If you already had COVID-19, can you get it again? What we do and don’t know about reinfection


You won’t know if a second occurrence of symptoms is the result of a new infection or an old one unless you have been tested several times.

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Since the beginning of the coronavirus pandemic, experts have grappled with the question of whether or not a patient who recovers from COVID-19 can contract the disease again. Although coronavirus reinfections are rare, there are several documented cases where it appears to have happened. Scientists are particularly interested in these cases because they could teach us a lot about how the coronavirus makes people sick, as well as how vaccines might be able to help end the pandemic.

There are also practical considerations. For example, if you’ve recovered from COVID-19, do you still need to wear a mask when you go out in public? Should you get a vaccine when one becomes available or will you not need one now?

Like many questions surrounding the coronavirus, there’s still much we don’t know. That’s why experts almost always recommend an abundance of caution when making decisions that could affect your health or the wellbeing of others.

Here, we walk you through what doctors know and, just as importantly, what they don’t know about COVID-19 reinfection, including what to look out for and steps you can take to help protect yourself. This article is intended to be a general overview and not a source of medical advice. If you think you might have COVID-19, here’s how to find a nearby testing site.


Patients are checked in for their doctors’ appointment outside the facility and aren’t permitted indoors until they get a text that the doctor is ready to see them. Free N95 masks were being given to those about to enter.

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Is getting reinfected with COVID-19 something I should worry about?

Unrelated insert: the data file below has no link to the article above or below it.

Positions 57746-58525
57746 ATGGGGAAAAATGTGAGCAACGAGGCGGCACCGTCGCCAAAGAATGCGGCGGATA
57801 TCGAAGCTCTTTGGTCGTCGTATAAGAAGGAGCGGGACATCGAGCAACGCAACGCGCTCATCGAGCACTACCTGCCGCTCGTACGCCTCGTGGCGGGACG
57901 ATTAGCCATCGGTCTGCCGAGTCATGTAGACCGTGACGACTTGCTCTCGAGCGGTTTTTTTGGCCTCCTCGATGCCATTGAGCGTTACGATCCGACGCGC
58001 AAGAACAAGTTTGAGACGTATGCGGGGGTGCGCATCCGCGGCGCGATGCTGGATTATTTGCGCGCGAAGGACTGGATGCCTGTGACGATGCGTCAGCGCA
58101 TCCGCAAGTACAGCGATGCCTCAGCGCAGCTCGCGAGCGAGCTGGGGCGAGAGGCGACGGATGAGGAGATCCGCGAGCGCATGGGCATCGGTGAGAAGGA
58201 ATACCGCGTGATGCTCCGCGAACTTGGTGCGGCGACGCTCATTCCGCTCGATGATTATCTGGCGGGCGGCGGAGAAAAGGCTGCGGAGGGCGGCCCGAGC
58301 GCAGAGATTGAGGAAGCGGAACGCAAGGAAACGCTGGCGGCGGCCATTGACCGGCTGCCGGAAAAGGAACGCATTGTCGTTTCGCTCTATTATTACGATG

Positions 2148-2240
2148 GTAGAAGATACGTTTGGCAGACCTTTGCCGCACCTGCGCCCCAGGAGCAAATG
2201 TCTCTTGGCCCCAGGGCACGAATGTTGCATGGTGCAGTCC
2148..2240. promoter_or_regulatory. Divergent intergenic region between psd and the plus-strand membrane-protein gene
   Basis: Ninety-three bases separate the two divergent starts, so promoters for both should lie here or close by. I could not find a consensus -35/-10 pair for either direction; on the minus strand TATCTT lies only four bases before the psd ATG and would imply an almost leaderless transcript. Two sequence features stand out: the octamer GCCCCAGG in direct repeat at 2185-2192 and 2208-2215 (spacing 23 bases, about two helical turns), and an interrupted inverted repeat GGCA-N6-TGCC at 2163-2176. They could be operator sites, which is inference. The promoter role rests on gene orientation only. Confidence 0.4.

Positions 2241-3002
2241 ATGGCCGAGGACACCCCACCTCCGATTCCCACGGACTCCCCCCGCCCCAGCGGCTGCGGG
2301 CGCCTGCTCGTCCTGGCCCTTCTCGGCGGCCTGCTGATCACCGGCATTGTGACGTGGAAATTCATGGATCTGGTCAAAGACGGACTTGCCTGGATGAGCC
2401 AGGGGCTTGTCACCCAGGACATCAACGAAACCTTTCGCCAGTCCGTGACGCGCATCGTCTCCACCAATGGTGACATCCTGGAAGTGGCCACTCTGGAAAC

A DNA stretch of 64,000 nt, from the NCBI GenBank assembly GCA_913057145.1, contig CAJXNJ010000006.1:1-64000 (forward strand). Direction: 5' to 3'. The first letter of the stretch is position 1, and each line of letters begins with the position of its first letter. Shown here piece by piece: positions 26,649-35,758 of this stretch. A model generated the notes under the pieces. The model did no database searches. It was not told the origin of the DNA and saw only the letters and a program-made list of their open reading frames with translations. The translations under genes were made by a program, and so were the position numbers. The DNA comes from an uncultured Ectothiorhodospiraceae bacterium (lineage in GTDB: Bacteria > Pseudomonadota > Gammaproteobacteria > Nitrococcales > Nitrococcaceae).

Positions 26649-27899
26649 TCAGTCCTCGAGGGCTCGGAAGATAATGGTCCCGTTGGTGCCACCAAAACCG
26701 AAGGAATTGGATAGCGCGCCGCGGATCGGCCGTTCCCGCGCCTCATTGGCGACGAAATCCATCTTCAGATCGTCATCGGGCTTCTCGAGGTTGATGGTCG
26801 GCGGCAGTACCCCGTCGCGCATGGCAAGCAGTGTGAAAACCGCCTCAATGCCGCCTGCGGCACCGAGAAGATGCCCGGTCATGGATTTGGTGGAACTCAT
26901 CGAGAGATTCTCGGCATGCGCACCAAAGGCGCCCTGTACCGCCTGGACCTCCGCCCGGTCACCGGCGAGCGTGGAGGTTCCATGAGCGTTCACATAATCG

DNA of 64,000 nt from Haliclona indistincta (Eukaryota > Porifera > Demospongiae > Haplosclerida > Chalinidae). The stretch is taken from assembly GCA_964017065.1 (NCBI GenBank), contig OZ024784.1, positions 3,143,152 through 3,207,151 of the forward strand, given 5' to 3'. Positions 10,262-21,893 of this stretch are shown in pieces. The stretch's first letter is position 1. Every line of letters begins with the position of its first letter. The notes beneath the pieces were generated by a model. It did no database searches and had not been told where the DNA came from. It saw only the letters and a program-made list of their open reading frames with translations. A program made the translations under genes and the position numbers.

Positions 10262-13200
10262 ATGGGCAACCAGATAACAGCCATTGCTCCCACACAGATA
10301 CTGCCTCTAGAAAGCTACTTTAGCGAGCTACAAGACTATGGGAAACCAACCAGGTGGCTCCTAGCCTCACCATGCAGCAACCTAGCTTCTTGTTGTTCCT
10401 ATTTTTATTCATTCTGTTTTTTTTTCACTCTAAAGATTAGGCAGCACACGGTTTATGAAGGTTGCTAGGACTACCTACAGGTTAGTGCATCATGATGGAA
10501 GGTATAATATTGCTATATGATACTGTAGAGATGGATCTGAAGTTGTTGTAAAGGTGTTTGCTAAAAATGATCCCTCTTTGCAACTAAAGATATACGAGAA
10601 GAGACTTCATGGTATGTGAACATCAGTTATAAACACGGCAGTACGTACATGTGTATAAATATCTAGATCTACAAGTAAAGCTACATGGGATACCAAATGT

In most confirmed cases of reinfection, the patient first tested positive for SARS-Cov-2, the virus that causes COVID-19 disease, then at some point tested negative before testing positive for a second time. Although several dozen cases have been reported, they represent a very small percentage of the over 45 million total confirmed cases worldwide, according to Johns Hopkins University

In other words, while reinfection can happen in very limited circumstances, it’s not a common occurrence. “Real-world experience suggests reinfections are very rare, but would be interesting to see if there is a seasonality to the virus with waning immunity next year,” Dr. Onyema Ogbuagu, a Yale Medicine infectious disease specialist, told Heathline.

Translation: It’s really not anything you need to worry about right now.


Recovering from COVID-19 can require bedrest.

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How do I know if I’ve been reinfected or if COVID just never went away?

Some people who feel sick weeks or even months after testing positive for COVID-19 may still be experiencing symptoms as a result of the initial infection, aka “long-haulers.” 

In other instances, doctors have run genetic analyses on samples of the virus taken from patients during the first infection and then again during the second. In cases where those samples showed genetically significant differences, scientists have concluded they were separate, unrelated infections.

Unless you get extensive testing, you probably won’t know for certain whether a recurrence of COVID-19 is a bona fide reinfection or an example of a long-hauler coronavirus infection.


In the waiting room at the doctors’ office, signs on every chair ask that patients refrain from sitting.